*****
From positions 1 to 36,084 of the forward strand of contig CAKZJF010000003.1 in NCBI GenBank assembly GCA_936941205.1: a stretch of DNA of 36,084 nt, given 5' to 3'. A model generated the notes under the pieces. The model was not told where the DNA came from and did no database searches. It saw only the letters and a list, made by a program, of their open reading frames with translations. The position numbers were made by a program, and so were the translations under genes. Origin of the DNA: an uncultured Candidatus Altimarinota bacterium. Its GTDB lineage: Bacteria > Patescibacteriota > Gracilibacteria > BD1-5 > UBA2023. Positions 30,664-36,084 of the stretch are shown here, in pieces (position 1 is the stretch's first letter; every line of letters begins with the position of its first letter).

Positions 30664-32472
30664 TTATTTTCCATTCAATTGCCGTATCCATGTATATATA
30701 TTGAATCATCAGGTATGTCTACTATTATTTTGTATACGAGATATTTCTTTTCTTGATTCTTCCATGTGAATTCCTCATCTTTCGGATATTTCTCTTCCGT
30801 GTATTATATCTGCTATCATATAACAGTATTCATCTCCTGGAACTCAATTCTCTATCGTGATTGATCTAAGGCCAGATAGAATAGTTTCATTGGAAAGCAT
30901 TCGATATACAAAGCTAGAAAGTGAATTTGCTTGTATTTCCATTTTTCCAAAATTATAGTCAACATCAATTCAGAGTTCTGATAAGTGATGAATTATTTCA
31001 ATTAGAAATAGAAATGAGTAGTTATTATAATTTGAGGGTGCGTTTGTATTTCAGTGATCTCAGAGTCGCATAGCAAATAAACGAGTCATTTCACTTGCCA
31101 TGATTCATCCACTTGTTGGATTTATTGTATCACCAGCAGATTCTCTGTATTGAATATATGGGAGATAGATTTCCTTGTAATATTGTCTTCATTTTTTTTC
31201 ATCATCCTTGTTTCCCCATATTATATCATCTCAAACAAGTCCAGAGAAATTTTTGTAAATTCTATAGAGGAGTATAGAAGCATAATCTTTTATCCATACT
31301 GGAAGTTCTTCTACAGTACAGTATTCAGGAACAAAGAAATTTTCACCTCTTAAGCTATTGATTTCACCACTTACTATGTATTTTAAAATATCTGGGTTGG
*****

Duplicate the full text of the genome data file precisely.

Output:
From positions 1 to 36,084 of the forward strand of contig CAKZJF010000003.1 in NCBI GenBank assembly GCA_936941205.1: a stretch of DNA of 36,084 nt, given 5' to 3'. A model generated the notes under the pieces. The model was not told where the DNA came from and did no database searches. It saw only the letters and a list, made by a program, of their open reading frames with translations. The position numbers were made by a program, and so were the translations under genes. Origin of the DNA: an uncultured Candidatus Altimarinota bacterium. Its GTDB lineage: Bacteria > Patescibacteriota > Gracilibacteria > BD1-5 > UBA2023. Positions 30,664-36,084 of the stretch are shown here, in pieces (position 1 is the stretch's first letter; every line of letters begins with the position of its first letter).

Positions 30664-32472
30664 TTATTTTCCATTCAATTGCCGTATCCATGTATATATA
30701 TTGAATCATCAGGTATGTCTACTATTATTTTGTATACGAGATATTTCTTTTCTTGATTCTTCCATGTGAATTCCTCATCTTTCGGATATTTCTCTTCCGT
30801 GTATTATATCTGCTATCATATAACAGTATTCATCTCCTGGAACTCAATTCTCTATCGTGATTGATCTAAGGCCAGATAGAATAGTTTCATTGGAAAGCAT
30901 TCGATATACAAAGCTAGAAAGTGAATTTGCTTGTATTTCCATTTTTCCAAAATTATAGTCAACATCAATTCAGAGTTCTGATAAGTGATGAATTATTTCA
31001 ATTAGAAATAGAAATGAGTAGTTATTATAATTTGAGGGTGCGTTTGTATTTCAGTGATCTCAGAGTCGCATAGCAAATAAACGAGTCATTTCACTTGCCA
31101 TGATTCATCCACTTGTTGGATTTATTGTATCACCAGCAGATTCTCTGTATTGAATATATGGGAGATAGATTTCCTTGTAATATTGTCTTCATTTTTTTTC
31201 ATCATCCTTGTTTCCCCATATTATATCATCTCAAACAAGTCCAGAGAAATTTTTGTAAATTCTATAGAGGAGTATAGAAGCATAATCTTTTATCCATACT
31301 GGAAGTTCTTCTACAGTACAGTATTCAGGAACAAAGAAATTTTCACCTCTTAAGCTATTGATTTCACCACTTACTATGTATTTTAAAATATCTGGGTTGG